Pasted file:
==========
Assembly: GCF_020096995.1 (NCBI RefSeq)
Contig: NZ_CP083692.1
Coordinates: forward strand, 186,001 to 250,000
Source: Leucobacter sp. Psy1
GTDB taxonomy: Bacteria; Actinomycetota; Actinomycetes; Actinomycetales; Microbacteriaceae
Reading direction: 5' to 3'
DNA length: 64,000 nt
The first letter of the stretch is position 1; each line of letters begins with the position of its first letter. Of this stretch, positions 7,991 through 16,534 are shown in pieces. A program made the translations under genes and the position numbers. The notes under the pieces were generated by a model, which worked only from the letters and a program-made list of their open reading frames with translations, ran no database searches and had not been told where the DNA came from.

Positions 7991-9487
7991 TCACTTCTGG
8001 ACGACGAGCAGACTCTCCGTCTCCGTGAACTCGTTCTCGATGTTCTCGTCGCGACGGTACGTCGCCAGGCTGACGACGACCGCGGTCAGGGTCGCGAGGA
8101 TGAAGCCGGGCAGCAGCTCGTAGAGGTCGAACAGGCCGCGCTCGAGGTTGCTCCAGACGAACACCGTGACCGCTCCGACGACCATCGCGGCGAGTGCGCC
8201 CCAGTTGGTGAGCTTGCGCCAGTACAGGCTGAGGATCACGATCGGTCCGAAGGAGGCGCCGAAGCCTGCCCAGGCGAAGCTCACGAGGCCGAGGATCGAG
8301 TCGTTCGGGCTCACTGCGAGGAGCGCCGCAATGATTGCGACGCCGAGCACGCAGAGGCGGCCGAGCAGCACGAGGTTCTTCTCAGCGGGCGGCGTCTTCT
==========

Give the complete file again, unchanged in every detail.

Assembly: GCF_020096995.1 (NCBI RefSeq)
Contig: NZ_CP083692.1
Coordinates: forward strand, 186,001 to 250,000
Source: Leucobacter sp. Psy1
GTDB taxonomy: Bacteria; Actinomycetota; Actinomycetes; Actinomycetales; Microbacteriaceae
Reading direction: 5' to 3'
DNA length: 64,000 nt
The first letter of the stretch is position 1; each line of letters begins with the position of its first letter. Of this stretch, positions 7,991 through 16,534 are shown in pieces. A program made the translations under genes and the position numbers. The notes under the pieces were generated by a model, which worked only from the letters and a program-made list of their open reading frames with translations, ran no database searches and had not been told where the DNA came from.

Positions 7991-9487
7991 TCACTTCTGG
8001 ACGACGAGCAGACTCTCCGTCTCCGTGAACTCGTTCTCGATGTTCTCGTCGCGACGGTACGTCGCCAGGCTGACGACGACCGCGGTCAGGGTCGCGAGGA
8101 TGAAGCCGGGCAGCAGCTCGTAGAGGTCGAACAGGCCGCGCTCGAGGTTGCTCCAGACGAACACCGTGACCGCTCCGACGACCATCGCGGCGAGTGCGCC
8201 CCAGTTGGTGAGCTTGCGCCAGTACAGGCTGAGGATCACGATCGGTCCGAAGGAGGCGCCGAAGCCTGCCCAGGCGAAGCTCACGAGGCCGAGGATCGAG
8301 TCGTTCGGGCTCACTGCGAGGAGCGCCGCAATGATTGCGACGCCGAGCACGCAGAGGCGGCCGAGCAGCACGAGGTTCTTCTCAGCGGGCGGCGTCTTCT